BEATLETOT
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My Anchors

Sunday, October 05, 2014

I've been reading those self-help books again. emoticon This time, I'm reading up on decluttering, so that I only schlep what I want to schlep back home. The local women's shelter is very happy with us, as we've emptied out our linen closet and kitchen. We have been schlepping a giant plastic bag full of new, still individually-wrapped silverware around, and I have NO idea where it came from, when it got into our inventory of crap, and how it got there. I just know it has moved with us at least twice. And that stuff is HEAVY. Jeepers. We had over 30 coffee cups, and I don't even like coffee!

Anyway, in this book that I'm reading, that isn't really about decluttering, but rather, minimalism (which would be a great ideal to live by; however, I don't think I can eschew sentimentality to the point that these guys have), these two guys are talking about how they became minimalists. They were wealthy executives who made a ton of money but were still in debt and unhappy. One step toward getting to where they are now was to identify all their "anchors," things that were keeping them where they were instead of where they wanted to be. They spent one week writing down anything they thought might be an anchor, and at the end of the week, one had 80-something items, and the other had 50-something! Then, they started working on them one-by-one.

I emoticon these kinds of approaches. Not that I'm a scientist--I am SO not--but I love a nice, methodical, step-by-step process. So I started thinking about my anchors.

Now, I'm not just doing this to help me declutter, because that is a bit of a leap. But things that hinder my freedom...this includes my weight. And they're not all earth-shattering or need "dealing with," but if these guys came up with 130+ together, I imagine theirs really weren't, either.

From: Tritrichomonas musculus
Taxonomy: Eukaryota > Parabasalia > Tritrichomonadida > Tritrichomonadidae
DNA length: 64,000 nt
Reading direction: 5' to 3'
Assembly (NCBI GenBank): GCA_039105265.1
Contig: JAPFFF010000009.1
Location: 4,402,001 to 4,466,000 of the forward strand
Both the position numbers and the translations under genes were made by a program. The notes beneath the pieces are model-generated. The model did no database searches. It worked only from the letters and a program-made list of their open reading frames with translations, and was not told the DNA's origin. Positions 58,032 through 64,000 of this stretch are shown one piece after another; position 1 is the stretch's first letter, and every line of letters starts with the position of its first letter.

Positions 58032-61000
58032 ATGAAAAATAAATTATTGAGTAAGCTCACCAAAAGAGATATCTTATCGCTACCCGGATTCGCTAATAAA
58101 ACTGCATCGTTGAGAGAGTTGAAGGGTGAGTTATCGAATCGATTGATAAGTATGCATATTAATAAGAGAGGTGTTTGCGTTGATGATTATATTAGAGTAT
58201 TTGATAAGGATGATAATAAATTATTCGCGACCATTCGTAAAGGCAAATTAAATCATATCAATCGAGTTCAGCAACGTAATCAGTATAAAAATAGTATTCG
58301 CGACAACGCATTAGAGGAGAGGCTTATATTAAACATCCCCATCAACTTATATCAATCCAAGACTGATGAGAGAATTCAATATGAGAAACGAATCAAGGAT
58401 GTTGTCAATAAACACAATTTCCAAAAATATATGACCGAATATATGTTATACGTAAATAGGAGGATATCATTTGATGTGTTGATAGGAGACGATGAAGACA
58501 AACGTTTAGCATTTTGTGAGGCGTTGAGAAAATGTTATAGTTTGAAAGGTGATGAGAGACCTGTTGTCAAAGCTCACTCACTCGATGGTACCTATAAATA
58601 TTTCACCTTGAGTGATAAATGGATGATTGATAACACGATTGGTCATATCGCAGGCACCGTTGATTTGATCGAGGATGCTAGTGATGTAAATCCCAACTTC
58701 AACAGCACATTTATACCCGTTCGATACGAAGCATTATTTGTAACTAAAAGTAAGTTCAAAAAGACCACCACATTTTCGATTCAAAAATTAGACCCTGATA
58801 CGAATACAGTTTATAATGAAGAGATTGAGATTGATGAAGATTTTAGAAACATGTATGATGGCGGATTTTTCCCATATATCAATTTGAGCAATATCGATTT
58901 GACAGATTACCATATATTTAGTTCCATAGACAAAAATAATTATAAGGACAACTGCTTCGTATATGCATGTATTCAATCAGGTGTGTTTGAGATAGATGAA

1. My student loan debt
2. My sentimentality
3. My strong sense of nostalgia
4. My dog (hinders traveling)
5. My weight
6. My old clothes that must fit someday
7. My tendency to procrastinate
8. My anxiety
9. My funks
10. My absentmindedness
11. My one-track mind that needs somebody else to point out better ways of doing things
12. My lease
13. My tenants' lease
14. Diet Dr Pepper
15. My "stories" (the TV)
16. My stupid job
17. My income, which is much lower than what I was making before
18. My husband's unemployment
19. My irritability with my husband
20. Keeping grudges - not knowing how to forgive or forget!
21. My inexplicable loathing of my husband's sister-in-law
22. Social media/the Internet (yes, including SP)
23. My lack of momentum and motivation
24. My headaches

And that's all I have at this precise point at which you are reading. One that I thought of, because it is a huge amount of debt, is actually my mortgage, and then I realized that that is the opposite of an anchor. My mortgage is what is giving me a home to go back to in Virginia, and as an extension, hope.

So I'm going to keep adding to this blog for the next week or so until I've identified "all" my anchors. Then, I can go about working on the ones that need working on. Nice. Methodical. Step-by-step. Good stuff.
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Member Comments About This Blog Post
  • EYES_ON_THEPRAZ
    Oh great blog! i love this. i tried mentally making a list and realized it would take a little more thought to come together.
    1378 days ago
  • AQUAGIRL08
    emoticon emoticon
    1378 days ago
  • BUTTONPOPPER1